Santa Monica Airport Air Quality Monitoring Contract May Benefit Airport Commissioner and Her Associates

In a rush to spent $54,000 to placate those concerned about airport pollution, the City of Santa Monica paid for two air quality monitors to measure air quality around the Santa Monica airport. The value of this data, who is benefiting from the contract and who wrote the request, don’t appear to be consistent with the City press release stating that Tuffs University was awarded the contract.

In late 2017, the Santa Monica Airport Commissioner, Suzanne Paulson asked the City of Santa Monica to finance an air quality study at KSMO. The City released a request for proposals (RFP) for an “air quality study to be conducted around the airport (runway) shortening” to “update the air quality study conducted by the South Coast Air Quality Management District (AQMD).”

When the AQMD study was done in 2010, there were six test sites in and around KSMO. One site was located in Central Los Angeles as a control. The results of the study showed there were no significant differences between air quality on, near or far from the airport locations. The only elevated levels were 100 meters downwind from a jet take-off for a one-minute duration. The AQMD report stated air quality was “considered to be typical of background conditions in the study area…due to near by vehicular traffic.”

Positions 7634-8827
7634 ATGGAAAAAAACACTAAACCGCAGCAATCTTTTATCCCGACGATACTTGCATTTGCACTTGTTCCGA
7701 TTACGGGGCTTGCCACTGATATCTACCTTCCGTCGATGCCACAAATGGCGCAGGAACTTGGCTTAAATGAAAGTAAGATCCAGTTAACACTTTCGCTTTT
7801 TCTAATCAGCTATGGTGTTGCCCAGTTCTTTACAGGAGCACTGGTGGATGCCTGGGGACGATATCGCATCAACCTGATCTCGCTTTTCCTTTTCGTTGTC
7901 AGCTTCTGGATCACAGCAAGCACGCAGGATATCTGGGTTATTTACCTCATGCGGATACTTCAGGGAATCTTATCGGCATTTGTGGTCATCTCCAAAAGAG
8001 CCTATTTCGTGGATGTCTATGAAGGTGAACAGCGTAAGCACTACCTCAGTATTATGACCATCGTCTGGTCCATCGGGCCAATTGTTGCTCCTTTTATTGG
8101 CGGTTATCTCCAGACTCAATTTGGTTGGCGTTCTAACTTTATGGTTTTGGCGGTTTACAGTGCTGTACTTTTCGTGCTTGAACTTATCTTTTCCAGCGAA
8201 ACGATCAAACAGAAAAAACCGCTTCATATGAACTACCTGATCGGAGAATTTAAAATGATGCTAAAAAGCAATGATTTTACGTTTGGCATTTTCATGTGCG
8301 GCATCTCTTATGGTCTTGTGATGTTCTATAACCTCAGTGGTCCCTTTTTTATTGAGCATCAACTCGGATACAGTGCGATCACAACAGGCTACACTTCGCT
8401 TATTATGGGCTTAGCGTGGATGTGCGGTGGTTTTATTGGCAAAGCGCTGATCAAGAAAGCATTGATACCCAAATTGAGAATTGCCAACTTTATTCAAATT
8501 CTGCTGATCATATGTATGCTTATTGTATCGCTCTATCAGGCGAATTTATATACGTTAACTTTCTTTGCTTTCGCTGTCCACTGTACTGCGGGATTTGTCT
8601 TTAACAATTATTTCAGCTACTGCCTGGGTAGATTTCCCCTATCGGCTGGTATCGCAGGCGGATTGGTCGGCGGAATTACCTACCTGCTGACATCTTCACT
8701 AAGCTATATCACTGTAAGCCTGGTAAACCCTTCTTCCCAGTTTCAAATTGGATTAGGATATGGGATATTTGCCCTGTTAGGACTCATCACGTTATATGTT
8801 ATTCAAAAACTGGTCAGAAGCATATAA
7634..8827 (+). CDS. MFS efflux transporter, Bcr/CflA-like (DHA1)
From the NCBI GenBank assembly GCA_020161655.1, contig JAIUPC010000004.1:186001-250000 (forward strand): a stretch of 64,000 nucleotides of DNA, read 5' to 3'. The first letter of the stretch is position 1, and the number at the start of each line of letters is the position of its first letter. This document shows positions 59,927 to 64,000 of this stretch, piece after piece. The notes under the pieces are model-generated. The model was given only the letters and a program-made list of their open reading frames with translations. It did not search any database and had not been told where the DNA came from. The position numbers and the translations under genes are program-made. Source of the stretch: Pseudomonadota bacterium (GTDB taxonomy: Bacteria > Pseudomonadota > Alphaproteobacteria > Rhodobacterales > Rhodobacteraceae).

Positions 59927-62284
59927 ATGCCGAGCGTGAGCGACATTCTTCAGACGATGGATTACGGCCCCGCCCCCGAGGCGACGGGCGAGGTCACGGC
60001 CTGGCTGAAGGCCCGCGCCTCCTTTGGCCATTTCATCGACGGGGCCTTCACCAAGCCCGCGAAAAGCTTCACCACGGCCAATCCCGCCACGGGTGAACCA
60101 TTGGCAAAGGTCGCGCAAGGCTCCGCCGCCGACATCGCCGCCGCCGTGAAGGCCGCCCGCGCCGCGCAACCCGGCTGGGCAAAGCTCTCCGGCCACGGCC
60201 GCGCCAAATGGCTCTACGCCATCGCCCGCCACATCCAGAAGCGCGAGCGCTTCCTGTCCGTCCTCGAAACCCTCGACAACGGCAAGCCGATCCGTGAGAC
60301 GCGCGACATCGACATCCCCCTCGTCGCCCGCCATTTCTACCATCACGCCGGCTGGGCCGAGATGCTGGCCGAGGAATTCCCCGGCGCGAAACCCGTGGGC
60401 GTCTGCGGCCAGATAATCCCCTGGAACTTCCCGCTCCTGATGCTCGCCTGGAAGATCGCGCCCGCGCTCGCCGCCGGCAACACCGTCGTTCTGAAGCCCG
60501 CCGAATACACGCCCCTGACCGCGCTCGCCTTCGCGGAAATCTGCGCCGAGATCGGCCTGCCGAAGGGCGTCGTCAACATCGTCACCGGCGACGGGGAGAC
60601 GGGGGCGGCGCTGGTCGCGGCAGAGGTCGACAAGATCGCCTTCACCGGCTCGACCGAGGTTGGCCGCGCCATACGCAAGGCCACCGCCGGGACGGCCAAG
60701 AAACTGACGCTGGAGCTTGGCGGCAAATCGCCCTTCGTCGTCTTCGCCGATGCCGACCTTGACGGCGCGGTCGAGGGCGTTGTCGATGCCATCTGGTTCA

The new study commissioned by the City of Santa Monica has only two locations, less than 500 feet apart and no control location.

The new RFP stated goals claim to understand, “whether the change in the turbine aircraft fleet mix impacts the air quality surrounding the airport by comparing levels before and after the runway shortening against baseline data collected during the closure”.[1]  To accomplish this task, air quality monitoring would have to take place during normal weather conditions, a normal number of operations, and with a typical mix of jet and piston aircraft.

Construction to shorten the runway at the Santa Monica Airport started October 23rd and was scheduled to complete in mid-January. A ten-day total closure started on Dec 13th, and the airport reopened on December 23rd.